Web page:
The Wax and the River Metaphors in Ovid's Speech of Pythagoras and Plato's Theaetetus

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In the Speech of Pythagoras from Metamorphoses 15, Ovid uses a metaphor of how wax can be stamped with new images to illustrate how the anima can remain substantially the same while altering in shape when undergoing transmigration. Shortly after he describes how all things are in a state of flux, and compares the flow of time to the movement of a river. In Plato's Theaetetus, Socrates, in an extended analogy, tells us to imagine that the ψυχ« contains a block of wax, upon which are imprinted our memories, while the dialogue also contains a lengthy criticism of the Heraclitean doctrine of flux. This article will argue that Ovid adapts the wax-metaphor from the Theaetetus and that the dialogue also provides the context for Ovid's allusion to the Heraclitean principle that πντα¥ ϵ. It will analyse how the wax and river metaphors were transformed in the epistemological theories of the Stoics and the Epicureans in order to demonstrate how Ovid reformulates this series of philosophical discussions for poetic purposes. The final part of this article will discuss how the wax and river metaphors can be read in term of the wider intertextual agenda of the Speech of Pythagoras.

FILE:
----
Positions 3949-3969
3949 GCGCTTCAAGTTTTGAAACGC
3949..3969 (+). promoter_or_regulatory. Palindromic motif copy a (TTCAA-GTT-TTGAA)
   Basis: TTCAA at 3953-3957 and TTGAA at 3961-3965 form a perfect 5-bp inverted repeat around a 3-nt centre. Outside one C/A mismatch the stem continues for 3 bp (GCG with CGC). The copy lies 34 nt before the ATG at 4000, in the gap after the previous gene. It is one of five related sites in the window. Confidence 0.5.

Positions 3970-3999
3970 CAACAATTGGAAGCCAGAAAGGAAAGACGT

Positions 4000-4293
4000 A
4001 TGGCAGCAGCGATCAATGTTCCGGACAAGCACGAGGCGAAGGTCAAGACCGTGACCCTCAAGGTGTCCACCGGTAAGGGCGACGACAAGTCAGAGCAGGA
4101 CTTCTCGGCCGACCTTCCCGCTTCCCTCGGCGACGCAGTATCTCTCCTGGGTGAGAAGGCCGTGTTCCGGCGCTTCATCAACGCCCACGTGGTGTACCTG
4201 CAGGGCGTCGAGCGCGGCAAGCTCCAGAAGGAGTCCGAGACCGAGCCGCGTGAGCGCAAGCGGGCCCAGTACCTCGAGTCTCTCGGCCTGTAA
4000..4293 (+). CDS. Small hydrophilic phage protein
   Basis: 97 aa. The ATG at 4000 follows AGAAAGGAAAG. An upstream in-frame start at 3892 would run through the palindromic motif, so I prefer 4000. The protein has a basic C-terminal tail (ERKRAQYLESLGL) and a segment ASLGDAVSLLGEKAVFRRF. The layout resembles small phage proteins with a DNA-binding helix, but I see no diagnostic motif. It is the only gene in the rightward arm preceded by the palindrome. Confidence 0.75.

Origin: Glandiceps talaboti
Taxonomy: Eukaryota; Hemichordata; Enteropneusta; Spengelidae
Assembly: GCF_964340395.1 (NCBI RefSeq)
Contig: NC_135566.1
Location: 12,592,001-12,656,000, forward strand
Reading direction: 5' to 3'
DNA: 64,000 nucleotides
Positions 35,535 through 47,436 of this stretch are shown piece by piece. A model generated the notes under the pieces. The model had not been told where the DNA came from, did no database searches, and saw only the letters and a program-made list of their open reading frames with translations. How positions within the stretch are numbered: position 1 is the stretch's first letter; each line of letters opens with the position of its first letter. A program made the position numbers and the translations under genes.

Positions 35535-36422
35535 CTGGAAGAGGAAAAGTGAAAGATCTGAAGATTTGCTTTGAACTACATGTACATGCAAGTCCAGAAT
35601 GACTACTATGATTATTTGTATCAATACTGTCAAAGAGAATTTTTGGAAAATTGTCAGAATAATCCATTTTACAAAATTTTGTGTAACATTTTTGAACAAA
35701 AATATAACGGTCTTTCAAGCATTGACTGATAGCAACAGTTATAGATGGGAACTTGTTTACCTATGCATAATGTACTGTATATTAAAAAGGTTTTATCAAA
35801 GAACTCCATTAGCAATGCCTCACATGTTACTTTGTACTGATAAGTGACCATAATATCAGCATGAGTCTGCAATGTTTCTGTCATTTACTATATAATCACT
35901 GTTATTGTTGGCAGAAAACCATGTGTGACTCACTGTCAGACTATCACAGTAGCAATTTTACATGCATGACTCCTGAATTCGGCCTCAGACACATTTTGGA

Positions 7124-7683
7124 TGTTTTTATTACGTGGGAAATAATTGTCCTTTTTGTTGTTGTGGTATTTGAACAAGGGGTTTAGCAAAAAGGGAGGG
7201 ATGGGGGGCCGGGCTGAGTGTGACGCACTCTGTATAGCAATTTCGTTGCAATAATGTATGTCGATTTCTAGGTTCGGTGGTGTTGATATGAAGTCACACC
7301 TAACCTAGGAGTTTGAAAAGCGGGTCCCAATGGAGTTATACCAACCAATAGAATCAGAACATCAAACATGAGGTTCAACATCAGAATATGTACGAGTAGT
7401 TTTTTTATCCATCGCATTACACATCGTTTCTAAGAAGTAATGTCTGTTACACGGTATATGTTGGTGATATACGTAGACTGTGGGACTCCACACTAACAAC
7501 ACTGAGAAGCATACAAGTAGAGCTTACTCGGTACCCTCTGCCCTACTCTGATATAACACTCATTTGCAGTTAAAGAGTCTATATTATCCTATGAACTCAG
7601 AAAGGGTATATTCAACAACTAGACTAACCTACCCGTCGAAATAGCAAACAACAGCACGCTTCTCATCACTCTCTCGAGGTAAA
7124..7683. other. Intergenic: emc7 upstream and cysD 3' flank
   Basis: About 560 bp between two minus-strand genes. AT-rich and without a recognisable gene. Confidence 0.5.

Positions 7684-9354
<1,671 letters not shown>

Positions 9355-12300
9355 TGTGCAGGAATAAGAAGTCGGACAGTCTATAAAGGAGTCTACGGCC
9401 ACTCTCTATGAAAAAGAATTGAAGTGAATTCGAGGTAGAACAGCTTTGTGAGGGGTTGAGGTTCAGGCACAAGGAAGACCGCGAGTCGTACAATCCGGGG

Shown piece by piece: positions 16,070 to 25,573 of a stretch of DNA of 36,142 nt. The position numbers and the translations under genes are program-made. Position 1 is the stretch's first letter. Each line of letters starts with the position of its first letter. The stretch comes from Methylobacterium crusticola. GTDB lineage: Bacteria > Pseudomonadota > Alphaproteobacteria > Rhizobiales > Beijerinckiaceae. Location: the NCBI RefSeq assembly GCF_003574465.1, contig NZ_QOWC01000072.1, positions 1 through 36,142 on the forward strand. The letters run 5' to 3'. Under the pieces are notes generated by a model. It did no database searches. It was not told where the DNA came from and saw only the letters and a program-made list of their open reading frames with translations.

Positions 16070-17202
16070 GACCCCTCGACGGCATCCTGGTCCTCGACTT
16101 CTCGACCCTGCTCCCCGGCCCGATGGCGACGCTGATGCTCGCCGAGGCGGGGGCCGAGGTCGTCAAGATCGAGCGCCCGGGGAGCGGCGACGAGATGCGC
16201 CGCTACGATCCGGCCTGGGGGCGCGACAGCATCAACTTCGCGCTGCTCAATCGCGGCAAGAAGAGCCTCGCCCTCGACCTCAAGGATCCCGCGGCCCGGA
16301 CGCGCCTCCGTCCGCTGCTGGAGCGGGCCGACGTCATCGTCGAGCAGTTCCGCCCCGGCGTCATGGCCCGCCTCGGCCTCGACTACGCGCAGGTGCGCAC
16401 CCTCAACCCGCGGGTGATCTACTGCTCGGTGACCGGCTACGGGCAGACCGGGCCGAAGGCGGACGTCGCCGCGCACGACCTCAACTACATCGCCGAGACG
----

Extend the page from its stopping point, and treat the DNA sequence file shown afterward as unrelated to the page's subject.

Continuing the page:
Original languageEnglish (US)
StateAccepted/In press - 2019
Externally publishedYes

All Science Journal Classification (ASJC) codes

  • Classics
  • Language and Linguistics
  • History
  • Linguistics and Language
  • Literature and Literary Theory


  • Metamorphoses
  • Ovid
  • Plato
  • Theaetetus
  • wax-metaphor


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